Gavin: Was it difficult getting everything set up or pretty easy going?

Hondo: It was pretty difficult. It was more time consuming than anything. You want things to run smoothly, and don’t understand what some hold ups are, but that’s just part of the game I guess. Everything takes longer than it should.
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Gavin: You opened up last year over the summer. What were the first few months of business like, and how did skaters take to the shop?

Hondo: When I opened last summer the business was awesome. It seemed to me that skate boarders could appreciate having a shop that only sells skateboards, and didn’t have to worry about selling anything else.

Gavin: Being in charge of everything on the shelves, how do you usually decide what to carry? And do you follow trends of equipment and fashion coming out, or simply pick what you yourself would buy?

Hondo: I for sure follow trends, but I believe that skateboarders themselves are natural trendsetters. Therefore I follow the trends extremely loosely, and I will not bring in a product if I do not back the quality of it. Everything in Brick & Mortar is something that I would use, and something that I back 100%.
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Gavin: Do you have any plans to expand beyond what you're doing now?

Hondo: No, no plans. My plan really is to keep it exactly how it is and just have more people find out about it.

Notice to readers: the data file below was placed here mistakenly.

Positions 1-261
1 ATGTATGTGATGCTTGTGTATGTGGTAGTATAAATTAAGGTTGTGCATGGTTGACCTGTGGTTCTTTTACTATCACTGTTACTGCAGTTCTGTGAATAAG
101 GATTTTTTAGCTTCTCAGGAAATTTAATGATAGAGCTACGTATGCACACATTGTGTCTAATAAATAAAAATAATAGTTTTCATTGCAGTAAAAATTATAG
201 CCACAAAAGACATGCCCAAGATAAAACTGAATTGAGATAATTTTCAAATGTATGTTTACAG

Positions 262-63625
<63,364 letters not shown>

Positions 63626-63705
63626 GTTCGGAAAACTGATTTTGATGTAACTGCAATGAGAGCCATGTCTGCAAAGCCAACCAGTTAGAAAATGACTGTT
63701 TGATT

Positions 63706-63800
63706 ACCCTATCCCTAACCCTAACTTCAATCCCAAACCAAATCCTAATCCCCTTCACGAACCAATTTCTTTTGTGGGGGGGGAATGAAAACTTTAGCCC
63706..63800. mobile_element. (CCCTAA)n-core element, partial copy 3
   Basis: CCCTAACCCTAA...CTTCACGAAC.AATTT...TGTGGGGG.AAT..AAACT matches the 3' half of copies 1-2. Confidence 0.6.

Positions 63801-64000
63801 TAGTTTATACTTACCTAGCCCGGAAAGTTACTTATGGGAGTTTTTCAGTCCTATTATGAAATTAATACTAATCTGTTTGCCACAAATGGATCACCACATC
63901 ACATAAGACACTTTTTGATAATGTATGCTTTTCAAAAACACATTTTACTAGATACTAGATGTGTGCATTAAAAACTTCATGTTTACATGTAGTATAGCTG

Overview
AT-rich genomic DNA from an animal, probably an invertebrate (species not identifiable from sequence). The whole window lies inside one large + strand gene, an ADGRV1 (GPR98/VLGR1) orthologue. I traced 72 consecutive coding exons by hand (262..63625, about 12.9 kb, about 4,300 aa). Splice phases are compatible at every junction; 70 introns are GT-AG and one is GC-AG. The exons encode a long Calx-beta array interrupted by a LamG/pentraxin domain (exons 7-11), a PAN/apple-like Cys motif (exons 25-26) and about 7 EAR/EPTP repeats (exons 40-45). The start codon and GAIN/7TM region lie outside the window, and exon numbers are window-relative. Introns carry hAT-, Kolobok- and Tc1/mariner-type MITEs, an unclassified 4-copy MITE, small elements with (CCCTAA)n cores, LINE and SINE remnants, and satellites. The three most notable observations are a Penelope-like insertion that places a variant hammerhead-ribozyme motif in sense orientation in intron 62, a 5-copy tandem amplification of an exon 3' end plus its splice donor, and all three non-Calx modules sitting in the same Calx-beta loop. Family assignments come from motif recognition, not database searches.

Gavin: Moving onto state-wide stuff, what's your opinion on the way skateboarding is handled by the city and state, both in parks and enforcement?

Hondo: I think the city does a fine job in providing skate parks. If you look at the population of skateboarders in the Salt Lake valley, and the number of skate parks there are, it’s pretty awesome. Growing up in Massachusetts we didn’t really have any good skate parks. They were mostly just prefabricated, crappy skate parks that were really boring. We would just skate the city. Since that’s not really the case here in Salt Lake, I think the skate park situation is really awesome. Of course I wish the city would allow skateboarders to skate where ever they want, when ever they want. But I also live in the real world and understand that’s not possible. If you want to skate street, just do it on Sunday. It’s like the city give skateboarders the golden key on Sundays, no one is around.